Carry and roll (upfront vs running)

I am still confused regarding the differences between upfront and running. If two bonds have a spread of 50bp, does that equate to 50bp in total return over the course of the year or do I have to multiply 50bp by the duration effect.

Sometimes I mix up the two and don't know which space I'm in.

For example, a 10-year bond currently has a DV01 of roughly 9. Then "1 bp running" for this bond is equivalent to "9 bp upfront". If the notional amount is \$100 million, then the total dollar risk is$9 \text{ bps} \times \text{100 million} = \$90,000$.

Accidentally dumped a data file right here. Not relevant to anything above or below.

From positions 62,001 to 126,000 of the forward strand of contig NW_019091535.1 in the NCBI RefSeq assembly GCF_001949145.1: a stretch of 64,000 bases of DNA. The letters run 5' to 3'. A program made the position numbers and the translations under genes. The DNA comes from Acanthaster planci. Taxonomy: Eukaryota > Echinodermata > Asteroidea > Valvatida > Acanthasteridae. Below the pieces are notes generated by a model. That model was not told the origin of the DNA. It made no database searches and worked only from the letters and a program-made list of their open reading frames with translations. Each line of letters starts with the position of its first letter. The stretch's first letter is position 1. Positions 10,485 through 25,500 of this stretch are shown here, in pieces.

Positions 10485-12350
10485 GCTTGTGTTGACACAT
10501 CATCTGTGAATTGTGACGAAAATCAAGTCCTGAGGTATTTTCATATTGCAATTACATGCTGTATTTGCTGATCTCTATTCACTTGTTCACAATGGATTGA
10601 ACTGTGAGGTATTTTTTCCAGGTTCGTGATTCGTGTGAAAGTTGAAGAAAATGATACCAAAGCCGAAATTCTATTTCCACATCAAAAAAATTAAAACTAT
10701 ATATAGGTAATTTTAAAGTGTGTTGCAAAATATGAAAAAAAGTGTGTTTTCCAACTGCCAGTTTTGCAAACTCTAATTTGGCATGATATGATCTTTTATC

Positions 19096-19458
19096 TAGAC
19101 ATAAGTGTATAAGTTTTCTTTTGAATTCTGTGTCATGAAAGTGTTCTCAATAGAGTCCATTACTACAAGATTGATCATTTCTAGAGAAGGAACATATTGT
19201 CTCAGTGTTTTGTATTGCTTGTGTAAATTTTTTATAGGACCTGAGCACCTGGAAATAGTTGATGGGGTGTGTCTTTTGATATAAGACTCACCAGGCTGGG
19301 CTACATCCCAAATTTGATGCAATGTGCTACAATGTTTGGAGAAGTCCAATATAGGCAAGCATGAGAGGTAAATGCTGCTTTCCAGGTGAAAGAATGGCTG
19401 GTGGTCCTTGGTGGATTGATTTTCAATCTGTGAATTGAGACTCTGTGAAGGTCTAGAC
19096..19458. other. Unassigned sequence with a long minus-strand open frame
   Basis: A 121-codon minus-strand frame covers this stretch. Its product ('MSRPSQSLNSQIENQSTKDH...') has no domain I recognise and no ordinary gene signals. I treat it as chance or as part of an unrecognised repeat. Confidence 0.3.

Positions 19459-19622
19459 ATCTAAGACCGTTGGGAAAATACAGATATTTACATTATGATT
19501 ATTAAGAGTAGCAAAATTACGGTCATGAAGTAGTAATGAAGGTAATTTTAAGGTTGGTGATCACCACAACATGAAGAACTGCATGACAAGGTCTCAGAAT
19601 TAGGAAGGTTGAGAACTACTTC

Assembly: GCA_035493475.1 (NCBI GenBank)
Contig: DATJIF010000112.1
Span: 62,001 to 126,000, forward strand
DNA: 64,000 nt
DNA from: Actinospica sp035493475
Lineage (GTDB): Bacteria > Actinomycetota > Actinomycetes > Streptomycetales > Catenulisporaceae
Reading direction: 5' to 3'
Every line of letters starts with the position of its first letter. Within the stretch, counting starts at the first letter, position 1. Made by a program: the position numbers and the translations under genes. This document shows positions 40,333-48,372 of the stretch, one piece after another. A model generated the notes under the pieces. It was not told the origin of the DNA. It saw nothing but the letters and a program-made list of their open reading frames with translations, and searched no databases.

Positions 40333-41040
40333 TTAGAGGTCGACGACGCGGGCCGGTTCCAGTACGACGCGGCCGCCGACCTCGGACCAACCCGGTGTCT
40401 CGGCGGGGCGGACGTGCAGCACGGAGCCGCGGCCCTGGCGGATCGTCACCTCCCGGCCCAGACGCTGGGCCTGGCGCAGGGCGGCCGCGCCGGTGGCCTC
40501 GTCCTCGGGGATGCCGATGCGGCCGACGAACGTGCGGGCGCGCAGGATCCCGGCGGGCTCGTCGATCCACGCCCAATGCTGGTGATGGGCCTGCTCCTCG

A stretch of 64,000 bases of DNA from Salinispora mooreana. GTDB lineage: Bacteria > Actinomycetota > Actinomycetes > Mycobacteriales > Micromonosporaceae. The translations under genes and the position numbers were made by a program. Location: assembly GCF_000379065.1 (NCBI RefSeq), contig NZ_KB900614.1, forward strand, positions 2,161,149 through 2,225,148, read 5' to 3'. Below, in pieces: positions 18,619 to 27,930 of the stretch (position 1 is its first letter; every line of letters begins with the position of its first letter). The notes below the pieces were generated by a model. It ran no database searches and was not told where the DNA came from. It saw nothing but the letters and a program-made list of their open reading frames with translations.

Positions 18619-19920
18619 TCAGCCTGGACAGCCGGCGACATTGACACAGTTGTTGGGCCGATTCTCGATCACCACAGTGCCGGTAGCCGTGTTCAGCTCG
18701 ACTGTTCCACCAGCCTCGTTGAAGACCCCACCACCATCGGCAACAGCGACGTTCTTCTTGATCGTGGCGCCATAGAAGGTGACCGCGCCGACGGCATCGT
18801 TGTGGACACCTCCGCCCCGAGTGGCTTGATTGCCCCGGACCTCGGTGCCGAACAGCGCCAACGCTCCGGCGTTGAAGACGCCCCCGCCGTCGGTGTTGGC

Carry and roll for bonds/swaps are usually quoted in "bps running" terms over a specified horizon. If a bond's RD&C (rolldown + carry) is $x$ bps running over 3 months, it means that your expected P&L from carry and roll will be $x \text{ bp} \times \text{PV01}$ over three months. Continuing with our 10-year bond example, its RD&C is currently about 4.4 bps running, or 39.6 bps upfront, or \$396,000 for 100 million notional. Note that we don't usually annualize carry and roll statistics when we report them, so these are expected P&L over the specified horizon (3 months in this case). Also note that bps running is bond specific, "1 bp running" would equate to "$x$bp upfront" depending on a bond's risk. So the simple yield spread between two bonds is neither bps running nor bps upfront. Typically we'd calculate the carry/roll for each bond and then take the difference. The result would be considered a "bps running" concept and you'd implement a spread trade in a DV01-neutral way (i.e., you'd scale the notionals on the two bonds so that their DV01s are identical). Let's use a real life example: 10-year bond yield closed at 2.17% today while 30-year bond yield closed at 2.75%, a yield spread of 58 bp. If we implement a duration-neutral spread trade (say short 2.27 units of 10-year bond against each unit of 30-year bond), the 3-month carry of the trade would be$1.9-2.7 = -0.8$bp running and the 3-month rolldown is$0.1 - 1.7 = -1.6\$ bp running.